The Collected Works of William Hazlitt: The Round table. Characters of Shakespear's plays. A letter to William Gifford, esq

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J. M. Dent & Company, 1902
 

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Page 296 - For within the hollow crown That rounds the mortal temples of a king Keeps Death his court: and there the antic sits, Scoffing his state, and grinning at his pomp...
Page 360 - When, in disgrace with fortune and men's eyes, I all alone beweep my outcast state, And trouble deaf heaven with my bootless cries, And look upon myself, and curse my fate, Wishing me like to one more rich in hope, Featured like him, like him with friends possess'd, Desiring this man's art and that man's scope...
Page 295 - Let's choose executors and talk of wills : And yet not so — for what can we bequeath Save our deposed bodies to the ground? Our lands, our lives, and all are Bolingbroke's, And nothing can we call our own but death, And that small model of the barren earth Which serves as paste and cover to our bones.
Page 269 - And, to deal plainly, I fear I am not in my perfect mind. Methinks I should know you and know this man; Yet I am doubtful; for I am mainly ignorant What place this is, and all the skill I have Remembers not these garments; nor I know not Where I did lodge last night. Do not laugh at me; For, as I am a man, I think this lady To be my child Cordelia.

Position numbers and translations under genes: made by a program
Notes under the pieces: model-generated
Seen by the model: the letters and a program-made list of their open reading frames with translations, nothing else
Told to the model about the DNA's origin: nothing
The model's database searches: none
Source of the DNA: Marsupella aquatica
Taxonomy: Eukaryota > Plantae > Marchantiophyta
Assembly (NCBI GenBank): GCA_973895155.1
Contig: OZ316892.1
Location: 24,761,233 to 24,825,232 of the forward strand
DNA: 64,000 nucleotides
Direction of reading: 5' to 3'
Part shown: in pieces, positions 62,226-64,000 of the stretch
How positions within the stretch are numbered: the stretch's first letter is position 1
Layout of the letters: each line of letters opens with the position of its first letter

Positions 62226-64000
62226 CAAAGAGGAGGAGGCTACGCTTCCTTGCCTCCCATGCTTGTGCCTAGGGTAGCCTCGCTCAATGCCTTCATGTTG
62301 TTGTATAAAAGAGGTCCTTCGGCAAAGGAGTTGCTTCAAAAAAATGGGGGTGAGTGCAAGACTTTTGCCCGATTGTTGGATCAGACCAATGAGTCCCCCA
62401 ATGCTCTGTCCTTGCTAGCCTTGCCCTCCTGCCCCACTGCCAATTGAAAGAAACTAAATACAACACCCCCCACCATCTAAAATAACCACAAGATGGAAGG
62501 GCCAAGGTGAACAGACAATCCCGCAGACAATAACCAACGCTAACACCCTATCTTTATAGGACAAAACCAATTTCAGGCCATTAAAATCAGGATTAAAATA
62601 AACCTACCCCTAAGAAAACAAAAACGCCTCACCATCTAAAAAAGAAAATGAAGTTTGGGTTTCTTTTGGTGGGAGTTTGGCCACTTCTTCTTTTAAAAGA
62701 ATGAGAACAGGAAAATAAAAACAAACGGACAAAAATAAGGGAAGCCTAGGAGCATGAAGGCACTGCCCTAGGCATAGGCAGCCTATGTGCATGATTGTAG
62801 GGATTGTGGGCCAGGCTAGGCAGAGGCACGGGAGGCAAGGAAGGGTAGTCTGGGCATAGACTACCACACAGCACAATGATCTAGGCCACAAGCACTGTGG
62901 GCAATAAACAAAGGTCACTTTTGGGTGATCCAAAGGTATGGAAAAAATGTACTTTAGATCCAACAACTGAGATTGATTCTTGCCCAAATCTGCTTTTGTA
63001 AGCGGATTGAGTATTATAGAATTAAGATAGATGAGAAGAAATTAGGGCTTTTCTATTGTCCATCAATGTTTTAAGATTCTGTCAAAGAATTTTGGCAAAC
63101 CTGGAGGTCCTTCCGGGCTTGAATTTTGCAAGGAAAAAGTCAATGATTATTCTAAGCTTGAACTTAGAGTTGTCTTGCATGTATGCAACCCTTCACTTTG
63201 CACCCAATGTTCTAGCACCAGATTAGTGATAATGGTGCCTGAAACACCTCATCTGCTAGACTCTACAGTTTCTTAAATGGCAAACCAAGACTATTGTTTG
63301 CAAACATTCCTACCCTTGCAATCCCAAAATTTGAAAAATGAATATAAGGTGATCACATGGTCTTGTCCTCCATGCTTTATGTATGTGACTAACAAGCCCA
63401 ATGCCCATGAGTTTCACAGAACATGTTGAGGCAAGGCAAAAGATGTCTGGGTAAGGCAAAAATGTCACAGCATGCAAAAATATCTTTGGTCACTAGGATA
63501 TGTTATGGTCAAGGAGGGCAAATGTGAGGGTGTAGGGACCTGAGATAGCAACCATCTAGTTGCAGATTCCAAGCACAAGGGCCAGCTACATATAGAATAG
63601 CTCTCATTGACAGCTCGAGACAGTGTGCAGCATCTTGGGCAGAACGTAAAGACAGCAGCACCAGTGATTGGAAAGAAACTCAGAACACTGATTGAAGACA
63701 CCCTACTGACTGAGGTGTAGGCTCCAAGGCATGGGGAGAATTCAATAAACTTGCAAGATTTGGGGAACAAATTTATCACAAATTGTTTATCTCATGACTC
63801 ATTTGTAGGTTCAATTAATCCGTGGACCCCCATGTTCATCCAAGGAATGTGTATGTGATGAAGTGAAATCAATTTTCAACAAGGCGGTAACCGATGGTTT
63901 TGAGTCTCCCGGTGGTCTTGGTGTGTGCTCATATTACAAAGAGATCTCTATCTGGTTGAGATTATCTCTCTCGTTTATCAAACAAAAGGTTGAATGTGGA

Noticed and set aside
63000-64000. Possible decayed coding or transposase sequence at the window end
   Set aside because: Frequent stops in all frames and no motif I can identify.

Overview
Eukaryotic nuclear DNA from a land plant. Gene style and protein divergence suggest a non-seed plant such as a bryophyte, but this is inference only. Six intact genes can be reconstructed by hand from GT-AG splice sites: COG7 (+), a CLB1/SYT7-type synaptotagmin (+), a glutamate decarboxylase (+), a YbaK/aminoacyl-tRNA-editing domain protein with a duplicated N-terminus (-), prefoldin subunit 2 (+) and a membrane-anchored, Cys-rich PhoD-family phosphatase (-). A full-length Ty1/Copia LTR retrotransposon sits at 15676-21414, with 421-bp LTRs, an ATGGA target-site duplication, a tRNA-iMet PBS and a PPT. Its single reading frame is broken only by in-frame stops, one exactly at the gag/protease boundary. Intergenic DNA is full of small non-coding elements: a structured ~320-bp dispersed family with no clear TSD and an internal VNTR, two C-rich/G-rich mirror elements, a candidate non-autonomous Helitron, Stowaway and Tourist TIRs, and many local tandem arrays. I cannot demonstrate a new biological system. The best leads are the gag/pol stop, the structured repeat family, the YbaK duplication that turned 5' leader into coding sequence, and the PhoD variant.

Page 235 - Makes mouths at the invisible event, Exposing what is mortal, and unsure To all that fortune, death and danger dare, Even for an egg-shell.
Page 176 - Dis's waggon! daffodils That come before the swallow dares, and take The winds of March with beauty; violets dim, But sweeter than the lids of Juno's eyes Or Cytherea's breath...
Page 222 - And make a sop of all this solid globe: Strength should be lord of imbecility, And the rude son should strike his father dead: Force should be right; or rather, right and wrong, Between whose endless jar justice resides, Should lose their names, and so should justice too. Then...
Page 348 - Ay, but to die, and go we know not where ; To lie in cold obstruction, and to rot ; This sensible warm motion to become A kneaded clod ; and the delighted spirit To bathe in fiery floods...
Page 34 - Return, Alpheus, the dread voice is past That shrunk thy streams ; return, Sicilian Muse, And call the vales, and bid them hither cast Their bells and flowerets of a thousand hues.
Page 316 - The spinsters and the knitters in the sun, And the free maids that weave their thread with bones, Do use to chant it ; it is silly sooth, And dallies with the innocence of love, Like the old age.

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